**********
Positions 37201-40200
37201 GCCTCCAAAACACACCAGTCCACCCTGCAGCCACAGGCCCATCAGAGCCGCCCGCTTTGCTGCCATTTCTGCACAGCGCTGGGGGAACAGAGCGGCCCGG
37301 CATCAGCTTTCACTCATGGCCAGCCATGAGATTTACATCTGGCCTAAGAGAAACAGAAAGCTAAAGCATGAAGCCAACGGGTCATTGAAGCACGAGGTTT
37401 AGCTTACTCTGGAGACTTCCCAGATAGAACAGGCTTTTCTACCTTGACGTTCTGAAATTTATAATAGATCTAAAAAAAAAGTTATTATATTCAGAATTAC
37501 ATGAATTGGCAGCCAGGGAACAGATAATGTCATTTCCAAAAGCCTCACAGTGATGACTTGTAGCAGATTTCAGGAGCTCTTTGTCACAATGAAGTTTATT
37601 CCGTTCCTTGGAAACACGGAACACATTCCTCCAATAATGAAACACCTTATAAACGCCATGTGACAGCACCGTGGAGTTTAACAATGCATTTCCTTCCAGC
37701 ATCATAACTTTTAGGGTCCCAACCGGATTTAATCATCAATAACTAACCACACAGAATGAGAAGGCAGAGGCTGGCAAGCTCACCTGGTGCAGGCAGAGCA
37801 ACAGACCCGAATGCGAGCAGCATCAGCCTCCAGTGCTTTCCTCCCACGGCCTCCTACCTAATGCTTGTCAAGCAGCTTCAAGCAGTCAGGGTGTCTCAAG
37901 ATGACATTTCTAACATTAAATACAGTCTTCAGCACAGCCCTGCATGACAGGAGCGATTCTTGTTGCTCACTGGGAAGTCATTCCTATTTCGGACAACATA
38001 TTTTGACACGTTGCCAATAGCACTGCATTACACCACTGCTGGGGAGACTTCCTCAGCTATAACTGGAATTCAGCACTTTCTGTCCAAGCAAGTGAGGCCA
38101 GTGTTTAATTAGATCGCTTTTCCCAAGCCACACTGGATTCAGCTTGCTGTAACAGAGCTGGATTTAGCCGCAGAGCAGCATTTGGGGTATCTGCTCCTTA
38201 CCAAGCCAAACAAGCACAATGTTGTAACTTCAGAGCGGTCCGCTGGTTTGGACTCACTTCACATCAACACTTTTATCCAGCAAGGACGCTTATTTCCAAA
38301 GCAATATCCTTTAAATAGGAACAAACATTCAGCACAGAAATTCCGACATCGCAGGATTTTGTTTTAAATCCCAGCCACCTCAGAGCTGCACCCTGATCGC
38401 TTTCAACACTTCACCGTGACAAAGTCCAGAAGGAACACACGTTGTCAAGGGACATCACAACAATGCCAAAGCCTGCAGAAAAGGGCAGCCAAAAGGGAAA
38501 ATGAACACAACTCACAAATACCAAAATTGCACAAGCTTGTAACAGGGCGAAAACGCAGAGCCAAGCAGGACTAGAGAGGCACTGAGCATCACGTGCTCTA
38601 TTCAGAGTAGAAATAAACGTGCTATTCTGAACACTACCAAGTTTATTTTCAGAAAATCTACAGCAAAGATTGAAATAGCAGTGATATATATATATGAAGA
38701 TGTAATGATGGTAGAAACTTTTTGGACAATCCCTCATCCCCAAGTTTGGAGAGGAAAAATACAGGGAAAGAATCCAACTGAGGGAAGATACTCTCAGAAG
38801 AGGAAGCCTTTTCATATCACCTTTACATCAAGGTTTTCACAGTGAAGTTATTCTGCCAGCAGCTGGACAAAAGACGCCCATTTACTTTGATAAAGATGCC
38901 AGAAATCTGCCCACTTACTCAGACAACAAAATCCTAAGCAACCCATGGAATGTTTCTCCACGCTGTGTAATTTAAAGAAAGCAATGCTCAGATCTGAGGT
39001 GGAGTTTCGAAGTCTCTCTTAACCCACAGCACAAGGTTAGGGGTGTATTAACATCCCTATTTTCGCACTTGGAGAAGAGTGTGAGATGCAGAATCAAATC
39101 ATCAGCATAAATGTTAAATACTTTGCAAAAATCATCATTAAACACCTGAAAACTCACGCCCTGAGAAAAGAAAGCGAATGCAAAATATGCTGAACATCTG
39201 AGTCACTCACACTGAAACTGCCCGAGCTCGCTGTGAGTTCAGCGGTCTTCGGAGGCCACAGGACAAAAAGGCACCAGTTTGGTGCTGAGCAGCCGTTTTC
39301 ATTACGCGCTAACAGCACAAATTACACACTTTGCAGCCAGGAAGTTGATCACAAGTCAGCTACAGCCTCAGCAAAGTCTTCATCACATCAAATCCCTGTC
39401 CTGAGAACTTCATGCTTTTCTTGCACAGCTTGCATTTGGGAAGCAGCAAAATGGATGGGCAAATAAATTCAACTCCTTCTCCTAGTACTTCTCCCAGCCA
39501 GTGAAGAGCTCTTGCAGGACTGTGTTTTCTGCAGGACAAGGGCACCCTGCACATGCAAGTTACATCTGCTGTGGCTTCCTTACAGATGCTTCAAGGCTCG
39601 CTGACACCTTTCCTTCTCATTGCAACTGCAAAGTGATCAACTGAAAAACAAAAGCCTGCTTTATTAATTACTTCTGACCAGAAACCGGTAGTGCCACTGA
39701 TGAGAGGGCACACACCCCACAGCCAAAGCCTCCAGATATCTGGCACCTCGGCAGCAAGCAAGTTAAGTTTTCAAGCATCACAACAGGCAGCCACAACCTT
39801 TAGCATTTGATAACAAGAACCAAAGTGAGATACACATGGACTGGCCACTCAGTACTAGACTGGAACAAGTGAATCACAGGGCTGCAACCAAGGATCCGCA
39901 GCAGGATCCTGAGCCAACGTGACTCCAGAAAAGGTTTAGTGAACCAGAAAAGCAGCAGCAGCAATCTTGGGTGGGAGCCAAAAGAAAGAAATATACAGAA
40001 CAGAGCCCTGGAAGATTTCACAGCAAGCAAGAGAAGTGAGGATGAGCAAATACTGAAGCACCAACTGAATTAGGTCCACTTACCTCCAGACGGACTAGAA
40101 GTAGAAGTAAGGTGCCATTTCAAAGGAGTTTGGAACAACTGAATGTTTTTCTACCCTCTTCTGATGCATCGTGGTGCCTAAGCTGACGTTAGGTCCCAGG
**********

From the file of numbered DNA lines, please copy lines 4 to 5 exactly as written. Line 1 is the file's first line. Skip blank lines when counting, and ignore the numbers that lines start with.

37401 AGCTTACTCTGGAGACTTCCCAGATAGAACAGGCTTTTCTACCTTGACGTTCTGAAATTTATAATAGATCTAAAAAAAAAGTTATTATATTCAGAATTAC
37501 ATGAATTGGCAGCCAGGGAACAGATAATGTCATTTCCAAAAGCCTCACAGTGATGACTTGTAGCAGATTTCAGGAGCTCTTTGTCACAATGAAGTTTATT